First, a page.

President Obama has not been clear or consistent regarding his goals and policy about Syria and his nation is confused. Clarity causes commitment, while lack of clarity causes doubt.
When Syria disintegrated into civil war, the President said it wasn't important enough to act. Most people agreed because the majority of people are war weary and Syria doesn't appear to be a threat to our national security. The President took office vowing to get the country out of war in order to focus on domestic issues, so he would be in no hurry to get into another war.
Throughout the crisis in Syria, some U.S. leaders have suggested that the time is right to help remove the Assad regime, in order to weaken Hezbollah and their state sponsor Iran. These leaders have not been able to generate sufficient support from their constituents with this strategic narrative.
The use of chemical weapons forced the President into a leadership dilemma. Having once said that Syria was a distraction, Obama now needed support to act. He had changed his mind, which for most people isn't a big deal or considered a sign of weakness. But for a President, a sudden drastic change in position creates confusion. The great majority of people don't know the President, but most people support his political platform. Now that his platform has shifted, his constituents have some major concerns that Obama hadn’t anticipated.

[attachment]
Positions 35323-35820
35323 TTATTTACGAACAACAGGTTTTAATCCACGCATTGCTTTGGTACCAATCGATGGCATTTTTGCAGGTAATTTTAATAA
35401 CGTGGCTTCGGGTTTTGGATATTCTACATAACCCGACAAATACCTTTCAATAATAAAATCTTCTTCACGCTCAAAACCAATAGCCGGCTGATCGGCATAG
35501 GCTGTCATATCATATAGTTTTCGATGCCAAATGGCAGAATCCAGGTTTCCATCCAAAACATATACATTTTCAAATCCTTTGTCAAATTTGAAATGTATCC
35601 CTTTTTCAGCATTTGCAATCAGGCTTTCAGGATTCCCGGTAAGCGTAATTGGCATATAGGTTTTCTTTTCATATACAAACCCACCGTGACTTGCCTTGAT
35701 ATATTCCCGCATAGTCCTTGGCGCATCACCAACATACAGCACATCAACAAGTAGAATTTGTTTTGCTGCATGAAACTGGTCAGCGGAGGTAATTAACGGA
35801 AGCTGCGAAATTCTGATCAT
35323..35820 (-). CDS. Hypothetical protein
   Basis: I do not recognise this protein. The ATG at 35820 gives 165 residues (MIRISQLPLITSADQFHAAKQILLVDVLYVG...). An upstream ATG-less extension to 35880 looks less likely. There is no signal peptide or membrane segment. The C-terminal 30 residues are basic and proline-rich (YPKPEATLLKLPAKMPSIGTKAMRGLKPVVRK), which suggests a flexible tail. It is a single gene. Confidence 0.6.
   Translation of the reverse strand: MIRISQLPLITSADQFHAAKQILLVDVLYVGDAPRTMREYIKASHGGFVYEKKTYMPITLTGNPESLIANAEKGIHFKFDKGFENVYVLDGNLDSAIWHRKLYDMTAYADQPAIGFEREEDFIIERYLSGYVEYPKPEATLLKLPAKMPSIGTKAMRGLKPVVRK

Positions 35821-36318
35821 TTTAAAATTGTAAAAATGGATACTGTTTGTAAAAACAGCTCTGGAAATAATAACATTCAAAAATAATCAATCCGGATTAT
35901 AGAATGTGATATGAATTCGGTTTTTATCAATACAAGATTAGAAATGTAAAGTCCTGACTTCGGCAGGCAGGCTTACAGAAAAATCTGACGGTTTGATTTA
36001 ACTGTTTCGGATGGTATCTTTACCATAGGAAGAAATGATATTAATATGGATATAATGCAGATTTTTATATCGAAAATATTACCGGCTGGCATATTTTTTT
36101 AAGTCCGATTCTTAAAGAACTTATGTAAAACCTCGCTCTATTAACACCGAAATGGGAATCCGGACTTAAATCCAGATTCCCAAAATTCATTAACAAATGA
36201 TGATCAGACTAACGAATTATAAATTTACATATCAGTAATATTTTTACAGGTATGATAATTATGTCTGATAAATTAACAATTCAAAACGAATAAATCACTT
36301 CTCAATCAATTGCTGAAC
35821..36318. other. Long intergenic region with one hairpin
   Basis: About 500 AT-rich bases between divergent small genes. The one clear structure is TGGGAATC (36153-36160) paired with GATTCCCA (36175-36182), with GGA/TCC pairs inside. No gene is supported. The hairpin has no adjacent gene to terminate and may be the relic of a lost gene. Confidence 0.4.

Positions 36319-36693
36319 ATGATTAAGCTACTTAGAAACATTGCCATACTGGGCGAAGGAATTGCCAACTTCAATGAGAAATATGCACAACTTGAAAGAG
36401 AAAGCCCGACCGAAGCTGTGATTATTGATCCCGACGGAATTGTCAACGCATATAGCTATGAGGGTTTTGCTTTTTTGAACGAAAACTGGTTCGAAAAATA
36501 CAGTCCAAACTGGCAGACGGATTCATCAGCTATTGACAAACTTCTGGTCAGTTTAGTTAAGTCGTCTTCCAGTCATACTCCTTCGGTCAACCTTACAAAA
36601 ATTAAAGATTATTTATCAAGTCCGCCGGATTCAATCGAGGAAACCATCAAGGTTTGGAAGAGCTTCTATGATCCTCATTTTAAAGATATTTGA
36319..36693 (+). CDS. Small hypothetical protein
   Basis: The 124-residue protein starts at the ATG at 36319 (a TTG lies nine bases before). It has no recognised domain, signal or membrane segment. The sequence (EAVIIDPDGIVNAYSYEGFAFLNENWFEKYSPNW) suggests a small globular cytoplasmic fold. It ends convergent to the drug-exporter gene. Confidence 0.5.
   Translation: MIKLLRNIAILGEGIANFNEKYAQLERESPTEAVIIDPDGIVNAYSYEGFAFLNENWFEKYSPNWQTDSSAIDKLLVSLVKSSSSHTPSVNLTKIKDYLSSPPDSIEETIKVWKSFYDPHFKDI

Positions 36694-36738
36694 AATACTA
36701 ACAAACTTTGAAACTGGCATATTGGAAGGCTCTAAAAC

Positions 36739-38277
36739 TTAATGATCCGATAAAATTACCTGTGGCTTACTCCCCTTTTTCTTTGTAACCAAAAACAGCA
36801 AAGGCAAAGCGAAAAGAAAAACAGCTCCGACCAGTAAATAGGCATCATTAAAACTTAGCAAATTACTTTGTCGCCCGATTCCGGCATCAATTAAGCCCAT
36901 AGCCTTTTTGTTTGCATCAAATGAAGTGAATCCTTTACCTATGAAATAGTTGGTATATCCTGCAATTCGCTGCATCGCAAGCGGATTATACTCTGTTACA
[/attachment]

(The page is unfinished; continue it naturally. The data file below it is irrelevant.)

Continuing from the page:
Obama’s political foes are going to wring promises out of him for his support. His long time supporters are going to doubt him in the future and other world leaders are going to use his hesitation for their benefit.
The President has created his own no win scenario.
This is a classic case of a leader without a strategy being forced to react to a situation without clear objectives, and conviction. As the saying goes, "he wasn't strong enough to lead and he was too weak to follow."
It will be a difficult week for the President as a leader is crisis. Most leaders earn their legacy based upon their poise in crisis and President Obama's choices this week will be remembered for decades to come.
Leaders must understand what they are trying to cause, and why. They must then own the consequences of their actions and inactions, including intended results (and unintended results) in order to convince smart people to support them in crisis and make the necessary sacrifices to succeed.
by Mike Nally